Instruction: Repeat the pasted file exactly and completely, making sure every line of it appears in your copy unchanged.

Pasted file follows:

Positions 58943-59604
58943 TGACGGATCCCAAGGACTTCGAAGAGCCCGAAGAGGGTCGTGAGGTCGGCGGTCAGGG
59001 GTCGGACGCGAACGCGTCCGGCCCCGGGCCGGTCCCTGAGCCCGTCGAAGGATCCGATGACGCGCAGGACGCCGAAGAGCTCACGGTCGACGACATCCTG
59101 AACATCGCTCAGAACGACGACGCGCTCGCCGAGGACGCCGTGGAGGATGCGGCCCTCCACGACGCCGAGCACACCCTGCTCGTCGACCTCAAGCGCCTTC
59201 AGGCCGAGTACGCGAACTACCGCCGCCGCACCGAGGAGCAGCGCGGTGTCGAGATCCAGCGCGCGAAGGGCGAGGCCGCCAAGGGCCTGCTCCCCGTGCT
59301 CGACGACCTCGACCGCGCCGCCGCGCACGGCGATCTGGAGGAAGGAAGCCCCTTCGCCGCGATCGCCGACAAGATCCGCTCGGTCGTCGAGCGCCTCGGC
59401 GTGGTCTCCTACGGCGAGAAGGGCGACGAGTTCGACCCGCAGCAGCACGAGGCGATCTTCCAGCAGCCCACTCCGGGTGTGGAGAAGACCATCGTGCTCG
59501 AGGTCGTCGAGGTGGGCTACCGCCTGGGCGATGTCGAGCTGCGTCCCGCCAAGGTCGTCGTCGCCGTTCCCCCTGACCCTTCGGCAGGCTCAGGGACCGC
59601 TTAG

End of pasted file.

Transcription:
Positions 58943-59604
58943 TGACGGATCCCAAGGACTTCGAAGAGCCCGAAGAGGGTCGTGAGGTCGGCGGTCAGGG
59001 GTCGGACGCGAACGCGTCCGGCCCCGGGCCGGTCCCTGAGCCCGTCGAAGGATCCGATGACGCGCAGGACGCCGAAGAGCTCACGGTCGACGACATCCTG
59101 AACATCGCTCAGAACGACGACGCGCTCGCCGAGGACGCCGTGGAGGATGCGGCCCTCCACGACGCCGAGCACACCCTGCTCGTCGACCTCAAGCGCCTTC
59201 AGGCCGAGTACGCGAACTACCGCCGCCGCACCGAGGAGCAGCGCGGTGTCGAGATCCAGCGCGCGAAGGGCGAGGCCGCCAAGGGCCTGCTCCCCGTGCT
59301 CGACGACCTCGACCGCGCCGCCGCGCACGGCGATCTGGAGGAAGGAAGCCCCTTCGCCGCGATCGCCGACAAGATCCGCTCGGTCGTCGAGCGCCTCGGC
59401 GTGGTCTCCTACGGCGAGAAGGGCGACGAGTTCGACCCGCAGCAGCACGAGGCGATCTTCCAGCAGCCCACTCCGGGTGTGGAGAAGACCATCGTGCTCG
59501 AGGTCGTCGAGGTGGGCTACCGCCTGGGCGATGTCGAGCTGCGTCCCGCCAAGGTCGTCGTCGCCGTTCCCCCTGACCCTTCGGCAGGCTCAGGGACCGC
59601 TTAG